Onur said...

Andrew,

In all of the cases you cite as examples to language shifts effected supposedly by pastoralist elites, pastoralist elites effected language shift in the regions they conquered and ruled only after adopting a sedentary and non-pastoralist lifestyle either before or after their conquests of those regions. So your examples do not actually constitute examples to language shifts effected by pastoralist elites.

The Mongols didn't have a very sustained linguistic influence in Europe, but their language did have an impact for quite a while in parts of Asia.

Where in Asia did Mongols have a linguistic impact for quite a while other than places still inhabited by speakers of Mongolic languages today?

formerjerseyboy said...

Why call it an invasion, and not just a massive population movement? There would be occasional limited conflicts accompanying the poulation diffusion from Anatolia into Europe, but no need for (and evidence of) the execution of a large-scale invasion by an organized warrior class (otherwise we would be left with another romanticized version of the old aryan invasion hypothesis).

In addition, an IE homland in West Asia would give more credibility to alternate theories that posit:
1. that slavic is originally from the Danubian basin (and included the old Thracian language);
2. that slavic is closer to PIE speech (than other current IE languages);
3. And that Germanic languages arose from the interaction of PIE speakers moving northward and interacting with speakers of Uralic languages.

andrew said...

"In all of the cases you cite as examples to language shifts effected supposedly by pastoralist elites, pastoralist elites effected language shift in the regions they conquered and ruled only after adopting a sedentary and non-pastoralist lifestyle either before or after their conquests of those regions. So your examples do not actually constitute examples to language shifts effected by pastoralist elites."

If they adopted a farming lifestyle before conquest, I agree that this isn't a fit, although if the conversion if very recent, there is an argument that the pastoralist ethos and values which are distinct from farmer values is part of was drove their capacity to conquer.

If they pastoralists conquer when they are pastoralists and then once becoming rulers adopt a more sedentary lifestyle then that is clearly a language shift effected by pastoralist elites. This is precisely the model that people are alluding to when they talk about IE being imposed by steppe pastoralists and having a demic impact.

Re Mongol impact: Korea and China during the era when they imposes a ruling elite on those countries.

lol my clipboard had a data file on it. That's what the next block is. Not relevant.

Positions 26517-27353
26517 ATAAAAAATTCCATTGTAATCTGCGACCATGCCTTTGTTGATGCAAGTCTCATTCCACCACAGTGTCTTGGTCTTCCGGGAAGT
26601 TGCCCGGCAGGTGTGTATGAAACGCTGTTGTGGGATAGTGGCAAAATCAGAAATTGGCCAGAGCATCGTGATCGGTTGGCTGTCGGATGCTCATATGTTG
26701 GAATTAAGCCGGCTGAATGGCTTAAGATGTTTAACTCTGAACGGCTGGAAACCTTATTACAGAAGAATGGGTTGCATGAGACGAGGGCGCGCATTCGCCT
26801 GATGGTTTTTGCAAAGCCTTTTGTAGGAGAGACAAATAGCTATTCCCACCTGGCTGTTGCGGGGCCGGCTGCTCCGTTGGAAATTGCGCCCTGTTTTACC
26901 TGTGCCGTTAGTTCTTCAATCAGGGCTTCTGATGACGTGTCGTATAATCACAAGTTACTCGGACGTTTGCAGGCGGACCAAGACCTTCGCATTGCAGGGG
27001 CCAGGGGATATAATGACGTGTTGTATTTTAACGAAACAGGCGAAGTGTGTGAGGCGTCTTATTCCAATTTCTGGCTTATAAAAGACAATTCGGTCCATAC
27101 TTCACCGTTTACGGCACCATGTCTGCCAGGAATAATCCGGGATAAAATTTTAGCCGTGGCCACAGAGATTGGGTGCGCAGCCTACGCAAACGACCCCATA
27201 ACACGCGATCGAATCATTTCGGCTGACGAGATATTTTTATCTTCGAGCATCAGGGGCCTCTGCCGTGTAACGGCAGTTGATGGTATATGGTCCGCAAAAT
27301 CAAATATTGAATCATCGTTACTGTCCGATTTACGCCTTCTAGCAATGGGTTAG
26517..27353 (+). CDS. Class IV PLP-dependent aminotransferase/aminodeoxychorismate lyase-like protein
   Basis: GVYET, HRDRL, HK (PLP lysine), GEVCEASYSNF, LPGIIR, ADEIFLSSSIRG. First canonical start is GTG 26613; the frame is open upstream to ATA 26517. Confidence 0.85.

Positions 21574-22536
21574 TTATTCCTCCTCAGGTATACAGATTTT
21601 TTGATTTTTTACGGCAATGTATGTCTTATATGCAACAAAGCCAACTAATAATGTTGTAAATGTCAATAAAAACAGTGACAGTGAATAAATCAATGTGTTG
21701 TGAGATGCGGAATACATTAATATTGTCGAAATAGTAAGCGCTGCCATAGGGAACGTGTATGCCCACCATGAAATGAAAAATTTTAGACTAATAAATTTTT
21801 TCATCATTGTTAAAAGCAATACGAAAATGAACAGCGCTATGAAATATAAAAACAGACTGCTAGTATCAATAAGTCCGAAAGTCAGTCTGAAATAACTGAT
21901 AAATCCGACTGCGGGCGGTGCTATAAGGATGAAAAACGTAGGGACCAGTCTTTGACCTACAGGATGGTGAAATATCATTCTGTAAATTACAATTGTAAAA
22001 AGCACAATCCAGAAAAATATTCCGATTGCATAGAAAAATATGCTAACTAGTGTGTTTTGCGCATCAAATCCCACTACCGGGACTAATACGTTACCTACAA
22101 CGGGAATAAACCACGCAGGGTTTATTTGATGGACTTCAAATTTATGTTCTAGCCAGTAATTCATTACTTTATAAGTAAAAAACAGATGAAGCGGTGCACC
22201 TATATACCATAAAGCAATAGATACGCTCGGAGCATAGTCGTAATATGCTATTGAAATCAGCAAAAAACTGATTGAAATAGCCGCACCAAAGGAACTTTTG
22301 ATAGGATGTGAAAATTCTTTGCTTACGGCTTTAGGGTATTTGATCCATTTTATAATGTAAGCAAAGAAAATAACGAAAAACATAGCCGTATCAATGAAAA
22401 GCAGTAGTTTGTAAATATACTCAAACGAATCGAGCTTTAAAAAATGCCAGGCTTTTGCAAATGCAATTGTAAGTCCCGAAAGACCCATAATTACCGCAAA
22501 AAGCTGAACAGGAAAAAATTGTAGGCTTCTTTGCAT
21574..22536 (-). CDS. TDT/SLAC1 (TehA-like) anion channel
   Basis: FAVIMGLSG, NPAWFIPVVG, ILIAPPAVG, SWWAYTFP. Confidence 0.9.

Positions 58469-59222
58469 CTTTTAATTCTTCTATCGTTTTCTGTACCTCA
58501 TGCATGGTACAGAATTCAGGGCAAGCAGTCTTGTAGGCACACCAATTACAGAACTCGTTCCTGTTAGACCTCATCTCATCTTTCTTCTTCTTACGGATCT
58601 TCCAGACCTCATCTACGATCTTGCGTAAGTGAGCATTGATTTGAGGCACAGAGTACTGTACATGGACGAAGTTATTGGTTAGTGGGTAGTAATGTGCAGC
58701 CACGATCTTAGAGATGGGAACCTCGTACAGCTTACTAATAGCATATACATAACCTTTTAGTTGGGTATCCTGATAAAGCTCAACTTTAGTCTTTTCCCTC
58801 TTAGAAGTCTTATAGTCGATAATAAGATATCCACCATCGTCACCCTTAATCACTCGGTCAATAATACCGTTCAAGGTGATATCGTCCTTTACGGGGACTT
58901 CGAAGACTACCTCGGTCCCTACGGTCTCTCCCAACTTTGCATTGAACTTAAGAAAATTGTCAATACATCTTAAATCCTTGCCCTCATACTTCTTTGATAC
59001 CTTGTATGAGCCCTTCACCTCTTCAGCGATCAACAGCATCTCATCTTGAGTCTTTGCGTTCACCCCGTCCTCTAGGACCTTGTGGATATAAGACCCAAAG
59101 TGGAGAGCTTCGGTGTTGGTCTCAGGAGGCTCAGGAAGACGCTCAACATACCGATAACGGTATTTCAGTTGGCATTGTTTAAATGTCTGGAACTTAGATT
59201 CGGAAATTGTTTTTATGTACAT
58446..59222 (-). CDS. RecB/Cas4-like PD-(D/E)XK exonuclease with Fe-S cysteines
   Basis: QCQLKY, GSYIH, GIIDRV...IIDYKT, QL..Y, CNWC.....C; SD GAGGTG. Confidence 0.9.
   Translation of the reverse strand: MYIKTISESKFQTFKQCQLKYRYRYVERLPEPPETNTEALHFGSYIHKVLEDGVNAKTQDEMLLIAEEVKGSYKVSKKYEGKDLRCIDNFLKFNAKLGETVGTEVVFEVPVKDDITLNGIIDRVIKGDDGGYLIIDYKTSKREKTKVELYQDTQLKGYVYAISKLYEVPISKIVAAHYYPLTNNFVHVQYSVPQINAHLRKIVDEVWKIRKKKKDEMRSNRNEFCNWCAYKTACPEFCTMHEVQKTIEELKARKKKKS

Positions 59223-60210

@formerjerseyboy said...

"Why call it an invasion"? Lots of historically known examples took the form of military conquest or acquiesence in the face of credible threats of military conquest. It may not have been universally warrior driven, but there is historical, and contemporary legendary history, and archaeological evidence of warfare in many cases, and very scant evidence for IE language shifts and demic impact via commerce not backed by armies or via religious missionaries or peaceful colonists who weren't resisted by prior inhabitants, for example.

"In addition, an IE homland in West Asia would give more credibility to alternate theories that posit:
1. that slavic is originally from the Danubian basin (and included the old Thracian language);
2. that slavic is closer to PIE speech (than other current IE languages);"

Slavic expansion happens in the late Iron Age or early Middle Ages sometime in the first millenium CE. It expands a couple thousand years, at least, after the earliest historically attested evidence of expansions of Greek, Indo-Aryan, Indo-Iranian, Tocharian, and is at least a thousand years after the archaelogical evidence for Celtic and Italic language expansions. It also post-dates Germanic expansion by more than a millenium and quite possibly two or three thousand years.

Slavic expansion is roughly contemporaneous with emergence of the Romance languages out of Latin and seems to have had a meaningful demic component probably mostly overlaying previous IE languages of unknown language family affiliation (some of the areas of Slavic expansion were Uralic or Paleosiberian linguistically). Slavic language family expansion tells us virtually nothing about PIE since it is so far removed from it. And, languages like Old Church Serbian probably provide better insight into Thracian than the Balkan language that happened to become proto-Slavic and expand so greatly.

"3. And that Germanic languages arose from the interaction of PIE speakers moving northward and interacting with speakers of Uralic languages."

Is this contrary to an existing theory? If so, the difference is subtle.

Jim said...